The Spring House of Bishops Meeting drew to a close with further conversation about young adults, this time focused on theological education. For the first time in anyone’s memory, the deans of all eleven Episcopal Seminaries joined the bishops for a conversation about seminary education. The good news is that nearly all of the seminaries have taken strong and positive steps to address issues of enrollment and finances. All are discovering new ways to deliver theological education and most are financially stable. That said, the seminaries still face many challenges, most particularly the challenge of forming clergy and lay leaders for a church that is very different from the church of just a few years ago.
The last session of our meeting was a brief business meeting during which we heard commentary from the visiting Primates, elected members of the Disciplinary Board for Bishops, and approved a letter in support of the Bishop of Jerusalem.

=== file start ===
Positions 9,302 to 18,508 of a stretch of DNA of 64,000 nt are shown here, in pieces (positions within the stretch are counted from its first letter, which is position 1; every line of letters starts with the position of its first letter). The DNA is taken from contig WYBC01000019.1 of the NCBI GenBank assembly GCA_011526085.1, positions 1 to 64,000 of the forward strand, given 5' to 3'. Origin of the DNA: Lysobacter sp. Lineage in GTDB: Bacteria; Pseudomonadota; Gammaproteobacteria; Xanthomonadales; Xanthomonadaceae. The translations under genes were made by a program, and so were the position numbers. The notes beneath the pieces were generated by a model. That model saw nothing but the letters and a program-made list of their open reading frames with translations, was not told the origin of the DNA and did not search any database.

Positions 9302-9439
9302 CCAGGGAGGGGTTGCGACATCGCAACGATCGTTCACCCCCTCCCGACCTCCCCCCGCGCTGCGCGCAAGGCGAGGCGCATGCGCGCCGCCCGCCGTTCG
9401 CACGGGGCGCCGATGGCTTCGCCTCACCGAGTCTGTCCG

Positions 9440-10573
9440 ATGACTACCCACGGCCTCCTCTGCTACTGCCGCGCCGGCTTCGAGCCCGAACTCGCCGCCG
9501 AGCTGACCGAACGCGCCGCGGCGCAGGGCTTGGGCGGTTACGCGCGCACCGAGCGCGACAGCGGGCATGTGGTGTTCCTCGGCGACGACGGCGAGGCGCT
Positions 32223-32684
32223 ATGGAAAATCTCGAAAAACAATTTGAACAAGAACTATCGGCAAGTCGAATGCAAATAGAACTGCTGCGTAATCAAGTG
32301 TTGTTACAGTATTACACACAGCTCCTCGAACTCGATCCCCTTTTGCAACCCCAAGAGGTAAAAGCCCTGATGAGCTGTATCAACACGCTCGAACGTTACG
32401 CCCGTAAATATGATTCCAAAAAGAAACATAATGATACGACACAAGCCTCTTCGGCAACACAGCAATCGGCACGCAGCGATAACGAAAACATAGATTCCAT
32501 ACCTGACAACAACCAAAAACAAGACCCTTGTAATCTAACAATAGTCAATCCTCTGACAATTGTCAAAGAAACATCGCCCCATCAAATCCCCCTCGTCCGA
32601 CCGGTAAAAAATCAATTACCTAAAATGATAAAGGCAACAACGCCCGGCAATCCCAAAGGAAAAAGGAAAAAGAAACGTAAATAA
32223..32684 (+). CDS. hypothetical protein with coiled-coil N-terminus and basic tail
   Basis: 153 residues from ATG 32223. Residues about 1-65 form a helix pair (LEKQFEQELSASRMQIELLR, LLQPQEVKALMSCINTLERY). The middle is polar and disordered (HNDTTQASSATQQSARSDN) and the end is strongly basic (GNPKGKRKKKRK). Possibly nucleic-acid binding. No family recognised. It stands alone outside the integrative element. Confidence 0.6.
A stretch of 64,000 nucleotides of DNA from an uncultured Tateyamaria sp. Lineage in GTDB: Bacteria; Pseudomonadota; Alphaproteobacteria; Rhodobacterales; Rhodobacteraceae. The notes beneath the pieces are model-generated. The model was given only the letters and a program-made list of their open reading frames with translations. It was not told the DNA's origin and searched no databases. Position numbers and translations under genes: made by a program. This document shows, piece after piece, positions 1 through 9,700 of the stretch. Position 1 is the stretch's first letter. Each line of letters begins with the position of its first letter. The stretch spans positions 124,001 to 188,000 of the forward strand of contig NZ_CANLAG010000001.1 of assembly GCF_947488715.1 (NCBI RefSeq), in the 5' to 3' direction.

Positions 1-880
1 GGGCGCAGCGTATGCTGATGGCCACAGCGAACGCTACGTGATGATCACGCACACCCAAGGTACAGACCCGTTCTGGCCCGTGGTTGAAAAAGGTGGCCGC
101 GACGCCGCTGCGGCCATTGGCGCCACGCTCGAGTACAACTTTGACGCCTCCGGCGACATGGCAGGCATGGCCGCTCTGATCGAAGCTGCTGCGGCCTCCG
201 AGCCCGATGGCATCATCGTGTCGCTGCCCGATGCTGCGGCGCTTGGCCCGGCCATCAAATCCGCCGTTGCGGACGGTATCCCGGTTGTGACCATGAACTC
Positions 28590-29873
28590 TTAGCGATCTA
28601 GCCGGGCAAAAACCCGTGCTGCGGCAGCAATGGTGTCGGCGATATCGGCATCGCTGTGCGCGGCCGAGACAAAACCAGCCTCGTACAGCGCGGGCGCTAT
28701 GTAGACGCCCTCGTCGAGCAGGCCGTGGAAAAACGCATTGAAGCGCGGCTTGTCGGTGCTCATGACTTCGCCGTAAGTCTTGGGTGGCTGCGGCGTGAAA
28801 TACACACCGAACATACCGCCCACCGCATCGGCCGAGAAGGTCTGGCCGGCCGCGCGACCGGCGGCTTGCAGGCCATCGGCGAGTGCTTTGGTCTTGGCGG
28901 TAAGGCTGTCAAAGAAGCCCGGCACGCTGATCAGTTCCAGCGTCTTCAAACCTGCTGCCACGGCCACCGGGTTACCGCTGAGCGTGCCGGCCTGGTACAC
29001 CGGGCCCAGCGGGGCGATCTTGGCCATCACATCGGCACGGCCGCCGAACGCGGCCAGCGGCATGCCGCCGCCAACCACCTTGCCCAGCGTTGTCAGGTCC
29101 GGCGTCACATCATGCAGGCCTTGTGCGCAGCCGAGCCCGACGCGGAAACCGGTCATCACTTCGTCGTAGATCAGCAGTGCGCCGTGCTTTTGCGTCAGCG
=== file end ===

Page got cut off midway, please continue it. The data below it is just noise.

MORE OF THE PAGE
Since returning home, I’ve reflected a bit on the bishops’ time together. It seems to me that part of what it made it feel so jam-packed was that what we were discussing – ministry with young adults and conversations with Islam – is so very challenging. Our assumptions about the value of the church are not shared today by many in Western culture. Indeed, many young adults have no experience of or interest in the church at all. And in our increasingly pluralistic communities, Christianity no longer corners the market on meaning or morals. Other religions/philosophies have passionate adherents. Like the early church, we are in the position of having to show the world our good news, to take what we believe on the road, and to risk the encounters of the marketplace. And, frankly, we don’t know how. We have some ideas. There are successful programs in a number of places. But a lot of our congregations are stuck in a manner of life that no longer serves.